Moderator's note post copied to seperate discussion on the MR article: http://council.smallwarsjournal.com/...ead.php?t=8975
    Last edited by davidbfpo; 11-14-2009 at 10:13 PM. Reason: Updated

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    Default jmm99 Reply

    There are roughly 40,000 villages in Astan. That is the magnitude of the political action problem. No solution within our capabilities has been presented by anyone I've read.
    At least those 80,000-100,000 troops will be securing the really important places...

    ...you know, where the hotels, beds, and airports are so our politicians, generals, and scholars can get in and out, a decent meal, and a good night's sleep.

    So with my trusty pocket calculator I got 4,937,400 for the top 50 cities in Afghanistan per this link.

    So that leaves 24M or so floating around. The cities ran from 2.36M to 1,500.

    Guess we don't need 2,000 troops to defend 1500 people though their security should be ASSURED with that many. Sadly, even at 100,000 troops we'd have, what, maybe 10,000 or so trigger-pullers?

    I see a lot of empty space surrendered and a lot of people that we won't be protecting even if we doubled the city pop. data I have and cut the total pop. by a third.

    Can we fudge some numbers so this population protection thingy doesn't look so whack?
    "This aggression will not stand, man!" Jeff Lebowski, a.k.a. "The Dude"

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    Default They are your numbers.

    So, feel free to fudge away.

    A more relevant set of numbers would be the number of Afghani soldiers and police, with honesty and integrity, who are willing to go and live in the villages to provide security for the number of local villagers, who are willing to stick out their necks and provide local governance.

    Does anyone have that set of metrics ?

  16. #536
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    jmm:

    As long as the Afghan troops/police sent are going to fit the area---to many stories about the potential conflict of sending urban Uzbek troops to rural Pashtun areas.

    S-2:

    Something tells me that our move to "safe" cities might not go un-noticed by the Taliban, so what was safe before might be a little more challenging than before. How much easier it is to blend into and destabilize an urban area than a rural one.

    Steve

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    Default Steve The Planner Reply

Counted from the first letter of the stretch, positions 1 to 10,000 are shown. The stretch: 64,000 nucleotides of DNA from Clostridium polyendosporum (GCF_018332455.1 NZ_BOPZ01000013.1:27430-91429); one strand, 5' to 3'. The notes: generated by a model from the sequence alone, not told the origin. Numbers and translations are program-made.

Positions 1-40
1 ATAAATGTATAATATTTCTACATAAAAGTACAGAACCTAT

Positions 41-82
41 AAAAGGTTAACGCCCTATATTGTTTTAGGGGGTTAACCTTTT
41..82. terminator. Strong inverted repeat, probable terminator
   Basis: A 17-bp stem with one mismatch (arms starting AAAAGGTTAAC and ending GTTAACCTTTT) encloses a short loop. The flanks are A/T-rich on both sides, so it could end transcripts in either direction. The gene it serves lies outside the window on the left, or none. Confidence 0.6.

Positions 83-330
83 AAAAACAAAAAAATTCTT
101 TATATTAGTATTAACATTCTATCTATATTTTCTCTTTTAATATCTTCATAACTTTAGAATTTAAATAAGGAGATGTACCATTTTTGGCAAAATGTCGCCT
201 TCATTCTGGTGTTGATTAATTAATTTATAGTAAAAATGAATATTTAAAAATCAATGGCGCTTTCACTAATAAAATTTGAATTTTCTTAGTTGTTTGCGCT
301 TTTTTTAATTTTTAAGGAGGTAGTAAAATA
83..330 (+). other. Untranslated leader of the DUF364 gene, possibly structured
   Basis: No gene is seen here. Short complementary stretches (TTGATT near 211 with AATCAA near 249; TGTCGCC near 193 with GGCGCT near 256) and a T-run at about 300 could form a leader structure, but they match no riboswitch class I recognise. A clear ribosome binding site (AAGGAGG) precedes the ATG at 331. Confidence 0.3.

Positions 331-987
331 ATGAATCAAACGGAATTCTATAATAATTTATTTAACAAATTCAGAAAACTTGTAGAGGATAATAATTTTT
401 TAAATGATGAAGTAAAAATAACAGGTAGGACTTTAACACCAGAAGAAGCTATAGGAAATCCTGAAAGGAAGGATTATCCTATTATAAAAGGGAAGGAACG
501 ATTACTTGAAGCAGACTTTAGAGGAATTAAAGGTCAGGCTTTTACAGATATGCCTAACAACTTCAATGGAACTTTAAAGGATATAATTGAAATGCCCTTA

How much easier it is to blend into and destabilize an urban area than a rural one.
    Impossible...

    ...with an invisible but inpenetrable force field.

    Here's one nice lil' read about the Tupamaro movement.

    Here's a better movie-State Of Siege.

    Battle of Algiers, also, obviously makes for worthy viewing for those disinclined towards lengthy and scholarly written works.

    Honestly though, I don't think that urban versus rural will present any particular difficulties for the taliban until our allies leave and we can begin to replicate our "surge" tactics of COPs inside urban zones ala Iraq. I understand that Kandahar City is effectively "indian country" after dark and not much better in the day.

    That model worked as it seemed to optimize our troop-population ratios in a meaningful 24/7 manner. Short of that, shabnamah will continue ruling the evening.

    Comes down to training the afghans to make this work, it seems, and that seems damned discouraging when we can't even seem to train their president.
    Last edited by S-2; 11-10-2009 at 06:30 AM.
    "This aggression will not stand, man!" Jeff Lebowski, a.k.a. "The Dude"

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    S-2:

    Good read.

    Steve

  19. #539
    Council Member Bob's World's Avatar
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    Default Actually I take a different lesson from 'Nam

    Quote Originally Posted by jmm99 View Post
    I'll leave aside the accuracy of their recollections of Vietnam. They point out the near-FUBAR state of the political effort in Astan. Their DRT concept seems a level too high. If Vietnam is any lesson, it is that security and political action must be solid at the village level. There are roughly 40,000 villages in Astan. That is the magnitude of the political action problem. No solution within our capabilities has been presented by anyone I've read.